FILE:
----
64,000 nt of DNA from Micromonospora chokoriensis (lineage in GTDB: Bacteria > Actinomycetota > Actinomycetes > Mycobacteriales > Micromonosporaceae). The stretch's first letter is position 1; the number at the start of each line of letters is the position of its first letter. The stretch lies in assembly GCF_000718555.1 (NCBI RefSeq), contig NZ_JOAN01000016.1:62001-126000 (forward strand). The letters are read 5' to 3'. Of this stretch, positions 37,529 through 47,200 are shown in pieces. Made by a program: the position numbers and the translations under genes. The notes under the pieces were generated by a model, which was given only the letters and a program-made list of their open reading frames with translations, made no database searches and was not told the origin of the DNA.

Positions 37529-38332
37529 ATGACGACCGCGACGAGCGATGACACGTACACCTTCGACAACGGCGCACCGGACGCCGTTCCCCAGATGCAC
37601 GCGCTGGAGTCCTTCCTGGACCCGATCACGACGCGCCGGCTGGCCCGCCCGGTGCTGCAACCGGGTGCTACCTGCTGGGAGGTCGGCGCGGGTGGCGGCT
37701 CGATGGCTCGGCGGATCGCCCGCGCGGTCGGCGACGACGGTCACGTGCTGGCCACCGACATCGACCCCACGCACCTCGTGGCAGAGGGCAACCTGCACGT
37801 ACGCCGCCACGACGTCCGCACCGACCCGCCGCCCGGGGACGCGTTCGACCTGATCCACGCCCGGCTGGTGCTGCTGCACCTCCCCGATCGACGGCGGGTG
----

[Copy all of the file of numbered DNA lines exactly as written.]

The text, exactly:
64,000 nt of DNA from Micromonospora chokoriensis (lineage in GTDB: Bacteria > Actinomycetota > Actinomycetes > Mycobacteriales > Micromonosporaceae). The stretch's first letter is position 1; the number at the start of each line of letters is the position of its first letter. The stretch lies in assembly GCF_000718555.1 (NCBI RefSeq), contig NZ_JOAN01000016.1:62001-126000 (forward strand). The letters are read 5' to 3'. Of this stretch, positions 37,529 through 47,200 are shown in pieces. Made by a program: the position numbers and the translations under genes. The notes under the pieces were generated by a model, which was given only the letters and a program-made list of their open reading frames with translations, made no database searches and was not told the origin of the DNA.

Positions 37529-38332
37529 ATGACGACCGCGACGAGCGATGACACGTACACCTTCGACAACGGCGCACCGGACGCCGTTCCCCAGATGCAC
37601 GCGCTGGAGTCCTTCCTGGACCCGATCACGACGCGCCGGCTGGCCCGCCCGGTGCTGCAACCGGGTGCTACCTGCTGGGAGGTCGGCGCGGGTGGCGGCT
37701 CGATGGCTCGGCGGATCGCCCGCGCGGTCGGCGACGACGGTCACGTGCTGGCCACCGACATCGACCCCACGCACCTCGTGGCAGAGGGCAACCTGCACGT
37801 ACGCCGCCACGACGTCCGCACCGACCCGCCGCCCGGGGACGCGTTCGACCTGATCCACGCCCGGCTGGTGCTGCTGCACCTCCCCGATCGACGGCGGGTG